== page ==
Buyer Beware- Before You Hire a GC, Check References!

As an interior designer, it is common to work with the client’s general contractors on a project. At one point in my life, I was an installation contractor and project manager for one of the leading architectural sign manufacturers. Through this experience I have an appreciation for quality sub-contractors and how hard they work, but a recent project left me with the importance of selecting your general contractor with due diligence.

Colorado is not a state that requires a general contractor to carry a bond. A “Performance Bond”  protects the rights and interests of the client and a requirement in many states. As a result, if a GC does not complete the work to the client’s satisfaction, the only course of action in Colorado, is to take the contractor to small claims court. But even if you are awarded a settlement, in many cases, you will need to hire a lawyer to recover damages.

A recent commercial project was quite eye opening to the amount of damage an inexperienced general contractor can cause. The project required walls to be removed, new walls constructed, a slate foyer to be laid, carpet installed, lights rewired and fresh paint throughout the 6,000sf office space. Once the contract was signed -I noticed the GC was rarely at the job site. Instead, unbeknownst to the client or myself, was that the GC was trying a “new format” of placing one of his subs in charge of the project. It wasn’t long before the electrician was arguing with the sheet contractors, the painters were upset with the carpet installers, and both the client and I were upset with the lack of professionalism between the crews.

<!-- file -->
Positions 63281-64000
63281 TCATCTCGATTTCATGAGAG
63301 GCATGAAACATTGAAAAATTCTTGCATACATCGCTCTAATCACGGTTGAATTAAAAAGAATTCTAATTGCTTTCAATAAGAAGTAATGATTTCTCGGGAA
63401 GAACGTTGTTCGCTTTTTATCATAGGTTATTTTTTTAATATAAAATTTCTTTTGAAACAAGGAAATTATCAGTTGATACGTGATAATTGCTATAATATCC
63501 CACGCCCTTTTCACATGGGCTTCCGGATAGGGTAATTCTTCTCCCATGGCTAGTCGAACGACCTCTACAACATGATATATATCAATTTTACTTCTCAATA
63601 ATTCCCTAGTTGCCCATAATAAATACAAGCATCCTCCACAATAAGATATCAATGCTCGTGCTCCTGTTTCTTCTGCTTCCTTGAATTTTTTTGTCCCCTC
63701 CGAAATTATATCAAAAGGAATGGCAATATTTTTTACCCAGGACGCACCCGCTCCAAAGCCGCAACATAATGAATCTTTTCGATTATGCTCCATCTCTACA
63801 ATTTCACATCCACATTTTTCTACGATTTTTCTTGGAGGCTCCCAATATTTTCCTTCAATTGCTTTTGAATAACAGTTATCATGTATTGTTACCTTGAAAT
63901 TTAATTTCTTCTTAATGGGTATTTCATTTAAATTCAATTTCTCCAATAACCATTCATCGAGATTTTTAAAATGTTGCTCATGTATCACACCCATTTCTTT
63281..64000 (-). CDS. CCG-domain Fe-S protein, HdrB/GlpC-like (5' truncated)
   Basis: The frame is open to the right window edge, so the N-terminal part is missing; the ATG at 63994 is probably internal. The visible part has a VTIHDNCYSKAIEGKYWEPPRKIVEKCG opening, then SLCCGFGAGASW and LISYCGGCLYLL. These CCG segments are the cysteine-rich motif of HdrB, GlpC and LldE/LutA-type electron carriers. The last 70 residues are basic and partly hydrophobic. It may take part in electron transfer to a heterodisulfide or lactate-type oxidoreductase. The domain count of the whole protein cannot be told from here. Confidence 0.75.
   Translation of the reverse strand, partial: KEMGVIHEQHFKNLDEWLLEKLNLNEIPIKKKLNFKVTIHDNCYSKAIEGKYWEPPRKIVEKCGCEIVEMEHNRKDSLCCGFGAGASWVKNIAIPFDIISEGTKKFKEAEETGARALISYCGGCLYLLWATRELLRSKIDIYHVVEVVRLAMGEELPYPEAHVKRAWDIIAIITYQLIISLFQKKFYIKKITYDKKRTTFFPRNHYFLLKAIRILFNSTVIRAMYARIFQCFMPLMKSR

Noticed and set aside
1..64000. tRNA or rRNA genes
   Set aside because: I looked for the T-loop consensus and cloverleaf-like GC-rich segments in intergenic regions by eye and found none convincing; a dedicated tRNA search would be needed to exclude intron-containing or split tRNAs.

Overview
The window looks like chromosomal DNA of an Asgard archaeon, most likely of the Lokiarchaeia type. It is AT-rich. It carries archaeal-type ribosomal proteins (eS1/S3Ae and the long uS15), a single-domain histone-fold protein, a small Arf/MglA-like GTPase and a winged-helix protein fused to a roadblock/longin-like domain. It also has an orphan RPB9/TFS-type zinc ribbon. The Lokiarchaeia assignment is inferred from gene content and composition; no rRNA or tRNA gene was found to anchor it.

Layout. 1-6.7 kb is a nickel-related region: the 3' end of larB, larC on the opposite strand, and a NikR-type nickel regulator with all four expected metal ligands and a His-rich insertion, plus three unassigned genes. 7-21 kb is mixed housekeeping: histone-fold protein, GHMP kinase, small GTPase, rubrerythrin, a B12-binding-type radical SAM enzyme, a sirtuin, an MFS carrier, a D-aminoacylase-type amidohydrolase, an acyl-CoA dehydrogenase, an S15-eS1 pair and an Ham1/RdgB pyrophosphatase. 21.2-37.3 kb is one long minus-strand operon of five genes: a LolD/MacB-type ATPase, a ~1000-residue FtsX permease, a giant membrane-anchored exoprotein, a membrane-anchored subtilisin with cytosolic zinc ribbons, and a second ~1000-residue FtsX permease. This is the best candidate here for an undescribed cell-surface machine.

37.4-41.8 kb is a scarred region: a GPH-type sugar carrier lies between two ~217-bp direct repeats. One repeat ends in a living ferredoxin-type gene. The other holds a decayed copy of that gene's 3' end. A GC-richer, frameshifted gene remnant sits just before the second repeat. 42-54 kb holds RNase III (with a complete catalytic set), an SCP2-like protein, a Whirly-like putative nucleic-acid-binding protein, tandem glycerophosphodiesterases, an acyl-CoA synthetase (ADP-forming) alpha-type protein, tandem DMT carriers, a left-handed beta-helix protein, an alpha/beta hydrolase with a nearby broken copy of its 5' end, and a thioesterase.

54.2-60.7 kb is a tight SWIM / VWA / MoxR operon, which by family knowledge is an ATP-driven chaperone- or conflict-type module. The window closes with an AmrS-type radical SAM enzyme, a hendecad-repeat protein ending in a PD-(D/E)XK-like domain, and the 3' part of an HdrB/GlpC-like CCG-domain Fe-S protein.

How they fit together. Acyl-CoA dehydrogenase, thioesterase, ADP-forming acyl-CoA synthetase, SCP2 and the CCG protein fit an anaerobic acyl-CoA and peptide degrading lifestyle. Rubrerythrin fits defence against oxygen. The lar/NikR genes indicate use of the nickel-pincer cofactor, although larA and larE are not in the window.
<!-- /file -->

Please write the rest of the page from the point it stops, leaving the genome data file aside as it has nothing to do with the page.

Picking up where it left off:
The workmanship was well below accepted standards…the slate floor was laid unevenly, had to be removed, repurchased and installed a second time. The kitchen walls were built “out of square” and needed to be reconstructed, and eventually when the general contractor -tired of hearing the complaints to correct the issues, elected to walk off the job. The work he promised to correct was never completed, although it was given in writing, and an entirely new crew had to be hired to fix a long list of issues.

This was the first time I had ever experienced such poor workmanship and the inability of a professional to take responsibility for their work. In the end, all the issues were corrected, but that also meant that it was paid for twice. There are many quality general contractors in Colorado and while the project may cost more compared to the other contractors, a good GC is worth their weight in gold.